Interview with Scott Britton

What inspires you to get out of bed each day?
How is your book different from Rick Harrison's "License to Pawn" or Norman Gornbein's "How to Open a successful Pawnshop"?
I actually read both of those books after completing my own manuscript and I did a bit of rewriting to include references to those books where I thought my readers might benefit from them. To answer the question though, Rick Harrsion (Pawn Stars) wrote a book about the history of his pawnshop based on anecdotal events of interest over the years, although it is a very enjoyable read, one will find very little in it of consequence from the perspective of understanding the rules and systems employed by Rick's or any other pawn shop for that matter. I recommend License to Pawn for fun and for insight about keeping your focus on the positive aspects of the business. Rick also gets credit for actually pointing out that his television show does not really provide the audience with an accurate portrayal of real transactions in a typical pawn shop. First of all to do so would break the rules of confidentiality, that is if they were to exhibit an actual pawn transaction on television. What viewers witness are all buying transactions which of course are grossly influenced by the production requirements of the History channel.
Norman Gornbein's book is a better comparison to mine if only in the sense that he seems to attempt to write a "how to" book, Norman does provide some very good input, and frankly he ought to for the hundred eighty bucks he is asking for the book. His material on precious stones and guns are actually very well done. I recommend the book for those reasons alone. However curiously enough whole functions necessary to running a pawnshop are for some reason completely omitted from that book. My opinion is that Norman knew exactly what he was intending to do, i.e.,save those meaty topics for his consultancy business. I disagree with that strategy, it flagrantly short changes the reader who deserves better, As the title implies the reader ought to receive a thorough explanation of at least most aspects of the trade. I don't like that kind of marketing. I think as an author we have a duty to provide what the book implies and more, certainly not less.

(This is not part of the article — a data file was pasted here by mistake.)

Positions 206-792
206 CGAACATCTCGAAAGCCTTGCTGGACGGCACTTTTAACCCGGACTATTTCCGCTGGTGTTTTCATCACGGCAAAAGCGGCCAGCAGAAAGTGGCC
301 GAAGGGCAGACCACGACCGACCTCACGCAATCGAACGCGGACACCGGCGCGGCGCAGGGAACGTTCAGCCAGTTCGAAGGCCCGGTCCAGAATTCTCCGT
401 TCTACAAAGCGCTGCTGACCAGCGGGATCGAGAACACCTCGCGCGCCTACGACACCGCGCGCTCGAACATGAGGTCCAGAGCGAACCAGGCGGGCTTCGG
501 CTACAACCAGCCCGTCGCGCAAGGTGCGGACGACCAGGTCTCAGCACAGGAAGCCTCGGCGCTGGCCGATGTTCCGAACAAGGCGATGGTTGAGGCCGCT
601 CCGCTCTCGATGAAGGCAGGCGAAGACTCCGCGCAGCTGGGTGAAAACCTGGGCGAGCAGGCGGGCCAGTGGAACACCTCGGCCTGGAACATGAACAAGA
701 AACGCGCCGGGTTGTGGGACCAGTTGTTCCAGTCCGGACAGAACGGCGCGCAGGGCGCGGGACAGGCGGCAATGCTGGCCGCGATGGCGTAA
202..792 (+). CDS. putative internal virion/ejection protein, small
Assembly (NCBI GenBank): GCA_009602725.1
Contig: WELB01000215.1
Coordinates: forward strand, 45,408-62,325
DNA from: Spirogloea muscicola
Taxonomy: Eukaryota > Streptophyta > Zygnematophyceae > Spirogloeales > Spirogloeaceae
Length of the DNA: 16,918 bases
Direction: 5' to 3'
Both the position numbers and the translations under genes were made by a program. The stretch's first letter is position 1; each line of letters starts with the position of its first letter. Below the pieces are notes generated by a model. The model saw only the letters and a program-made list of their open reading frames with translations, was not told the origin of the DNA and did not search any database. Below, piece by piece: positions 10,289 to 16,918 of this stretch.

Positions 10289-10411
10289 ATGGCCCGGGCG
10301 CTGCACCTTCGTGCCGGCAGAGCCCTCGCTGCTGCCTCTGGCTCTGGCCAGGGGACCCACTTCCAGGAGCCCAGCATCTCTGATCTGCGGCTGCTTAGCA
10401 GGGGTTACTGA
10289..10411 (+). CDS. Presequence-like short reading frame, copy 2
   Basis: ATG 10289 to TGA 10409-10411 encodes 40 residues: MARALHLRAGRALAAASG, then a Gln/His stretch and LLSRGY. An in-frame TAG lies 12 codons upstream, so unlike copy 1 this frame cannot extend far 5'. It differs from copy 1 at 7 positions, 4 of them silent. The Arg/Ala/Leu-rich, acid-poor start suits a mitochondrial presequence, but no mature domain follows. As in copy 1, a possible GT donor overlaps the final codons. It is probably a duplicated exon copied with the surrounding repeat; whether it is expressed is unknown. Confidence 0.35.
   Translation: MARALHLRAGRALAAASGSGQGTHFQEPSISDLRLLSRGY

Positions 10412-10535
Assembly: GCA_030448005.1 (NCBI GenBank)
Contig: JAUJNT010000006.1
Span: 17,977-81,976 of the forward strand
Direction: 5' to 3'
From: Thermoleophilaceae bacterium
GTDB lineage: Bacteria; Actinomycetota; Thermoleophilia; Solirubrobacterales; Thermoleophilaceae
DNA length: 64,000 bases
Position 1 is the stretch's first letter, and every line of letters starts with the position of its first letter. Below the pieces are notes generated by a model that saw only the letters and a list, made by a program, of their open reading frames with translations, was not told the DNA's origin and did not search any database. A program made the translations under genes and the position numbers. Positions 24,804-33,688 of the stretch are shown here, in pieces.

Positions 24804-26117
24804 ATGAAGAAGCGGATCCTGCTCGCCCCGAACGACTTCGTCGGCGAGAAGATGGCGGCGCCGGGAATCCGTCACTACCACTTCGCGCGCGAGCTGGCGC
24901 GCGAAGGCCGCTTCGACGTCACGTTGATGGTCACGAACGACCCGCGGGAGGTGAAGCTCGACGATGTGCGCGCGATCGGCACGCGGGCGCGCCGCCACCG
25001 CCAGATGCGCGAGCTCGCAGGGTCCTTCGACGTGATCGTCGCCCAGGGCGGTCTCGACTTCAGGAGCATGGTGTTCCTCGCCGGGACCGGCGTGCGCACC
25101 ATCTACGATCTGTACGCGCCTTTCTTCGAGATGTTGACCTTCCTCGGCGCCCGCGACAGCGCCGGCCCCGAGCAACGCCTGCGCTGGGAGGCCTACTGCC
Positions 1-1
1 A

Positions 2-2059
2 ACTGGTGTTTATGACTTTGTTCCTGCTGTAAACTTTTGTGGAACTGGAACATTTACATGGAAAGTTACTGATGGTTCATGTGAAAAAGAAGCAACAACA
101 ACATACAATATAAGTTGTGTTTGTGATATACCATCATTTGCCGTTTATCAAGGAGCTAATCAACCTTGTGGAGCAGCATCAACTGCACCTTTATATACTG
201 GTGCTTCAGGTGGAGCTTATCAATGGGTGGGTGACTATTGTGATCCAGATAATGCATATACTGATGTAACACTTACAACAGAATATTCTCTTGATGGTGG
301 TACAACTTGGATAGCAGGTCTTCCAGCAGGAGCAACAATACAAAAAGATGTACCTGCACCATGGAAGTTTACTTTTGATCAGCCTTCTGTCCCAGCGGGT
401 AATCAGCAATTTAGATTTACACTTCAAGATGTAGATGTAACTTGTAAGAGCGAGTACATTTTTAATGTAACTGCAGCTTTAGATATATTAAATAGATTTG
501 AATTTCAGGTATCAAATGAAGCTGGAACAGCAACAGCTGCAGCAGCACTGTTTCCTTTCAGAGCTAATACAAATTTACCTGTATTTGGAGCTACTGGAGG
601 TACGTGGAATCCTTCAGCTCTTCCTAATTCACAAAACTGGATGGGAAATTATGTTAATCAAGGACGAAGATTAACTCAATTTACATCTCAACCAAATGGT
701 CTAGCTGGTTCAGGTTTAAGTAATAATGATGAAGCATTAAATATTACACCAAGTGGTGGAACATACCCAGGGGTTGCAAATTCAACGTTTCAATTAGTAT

Backroom Pawnshop Deals attempts to impart most, if not all, of the information one really needs to know, the stuff that you can't really learn anyplace else but from an experienced pawnbroker. I don't get into all of the aspects of everything, no one can. The ratings of various safes for example is superfluous. I didn't like that Norman inserted that kind of fluff in his book. I figure every town has at least one competent locksmith who will gladly help you to choose a good reliable safe. In backroom Pawnshop Deals, I by contrast, get into the layout of a new shop from a security as well as through a marketing and merchandising perspective. After having owned five shops I fancy myself as having a pretty good idea what people should know going in as opposed to what most of us think we knew about the business in the crucial early days.